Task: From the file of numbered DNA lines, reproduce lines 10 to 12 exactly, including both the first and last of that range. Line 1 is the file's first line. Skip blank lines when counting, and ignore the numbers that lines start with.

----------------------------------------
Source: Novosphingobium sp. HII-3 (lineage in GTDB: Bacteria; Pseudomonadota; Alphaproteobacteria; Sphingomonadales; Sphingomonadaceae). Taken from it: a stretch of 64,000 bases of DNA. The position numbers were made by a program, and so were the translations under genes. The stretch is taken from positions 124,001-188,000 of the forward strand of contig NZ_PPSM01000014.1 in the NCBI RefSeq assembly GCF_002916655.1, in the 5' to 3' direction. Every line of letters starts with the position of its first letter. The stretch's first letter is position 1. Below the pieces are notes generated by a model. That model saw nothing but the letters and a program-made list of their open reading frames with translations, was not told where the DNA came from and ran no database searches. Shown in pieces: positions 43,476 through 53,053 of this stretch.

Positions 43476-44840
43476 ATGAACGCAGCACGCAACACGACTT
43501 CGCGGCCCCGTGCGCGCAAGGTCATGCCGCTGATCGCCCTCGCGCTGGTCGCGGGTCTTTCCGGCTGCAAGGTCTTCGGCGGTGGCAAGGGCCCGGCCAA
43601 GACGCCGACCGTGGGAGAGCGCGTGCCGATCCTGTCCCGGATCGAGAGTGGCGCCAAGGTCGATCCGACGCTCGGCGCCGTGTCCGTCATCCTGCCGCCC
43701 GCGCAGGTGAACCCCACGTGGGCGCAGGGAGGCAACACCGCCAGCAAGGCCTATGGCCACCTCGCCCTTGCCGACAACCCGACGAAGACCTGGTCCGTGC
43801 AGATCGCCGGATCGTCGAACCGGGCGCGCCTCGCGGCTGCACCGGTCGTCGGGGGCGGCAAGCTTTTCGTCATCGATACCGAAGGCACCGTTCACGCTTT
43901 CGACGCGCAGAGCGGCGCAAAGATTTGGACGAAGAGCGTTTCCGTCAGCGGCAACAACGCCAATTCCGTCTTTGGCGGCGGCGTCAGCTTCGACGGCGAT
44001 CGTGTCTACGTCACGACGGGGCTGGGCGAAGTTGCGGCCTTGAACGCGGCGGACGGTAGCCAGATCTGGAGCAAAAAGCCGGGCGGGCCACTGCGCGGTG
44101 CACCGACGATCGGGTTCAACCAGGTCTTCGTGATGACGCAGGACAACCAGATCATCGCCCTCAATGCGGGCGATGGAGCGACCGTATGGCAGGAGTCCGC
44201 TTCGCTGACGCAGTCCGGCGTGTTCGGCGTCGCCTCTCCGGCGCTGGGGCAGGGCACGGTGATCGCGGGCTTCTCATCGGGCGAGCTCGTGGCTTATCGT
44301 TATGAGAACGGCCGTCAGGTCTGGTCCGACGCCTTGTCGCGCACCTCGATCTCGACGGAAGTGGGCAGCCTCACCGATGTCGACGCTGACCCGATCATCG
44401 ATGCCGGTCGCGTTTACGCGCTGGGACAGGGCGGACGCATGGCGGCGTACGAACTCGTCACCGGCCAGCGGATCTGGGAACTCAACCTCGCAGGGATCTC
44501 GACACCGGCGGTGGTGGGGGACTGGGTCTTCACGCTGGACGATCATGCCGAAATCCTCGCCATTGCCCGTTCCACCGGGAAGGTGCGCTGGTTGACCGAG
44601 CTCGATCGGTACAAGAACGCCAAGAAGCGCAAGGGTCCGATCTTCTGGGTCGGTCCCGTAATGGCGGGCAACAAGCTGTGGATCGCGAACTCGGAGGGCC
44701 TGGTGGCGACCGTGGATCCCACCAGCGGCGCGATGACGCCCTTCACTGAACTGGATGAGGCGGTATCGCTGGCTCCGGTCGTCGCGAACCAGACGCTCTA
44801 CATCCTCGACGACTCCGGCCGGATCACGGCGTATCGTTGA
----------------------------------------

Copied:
44101 CACCGACGATCGGGTTCAACCAGGTCTTCGTGATGACGCAGGACAACCAGATCATCGCCCTCAATGCGGGCGATGGAGCGACCGTATGGCAGGAGTCCGC
44201 TTCGCTGACGCAGTCCGGCGTGTTCGGCGTCGCCTCTCCGGCGCTGGGGCAGGGCACGGTGATCGCGGGCTTCTCATCGGGCGAGCTCGTGGCTTATCGT
44301 TATGAGAACGGCCGTCAGGTCTGGTCCGACGCCTTGTCGCGCACCTCGATCTCGACGGAAGTGGGCAGCCTCACCGATGTCGACGCTGACCCGATCATCG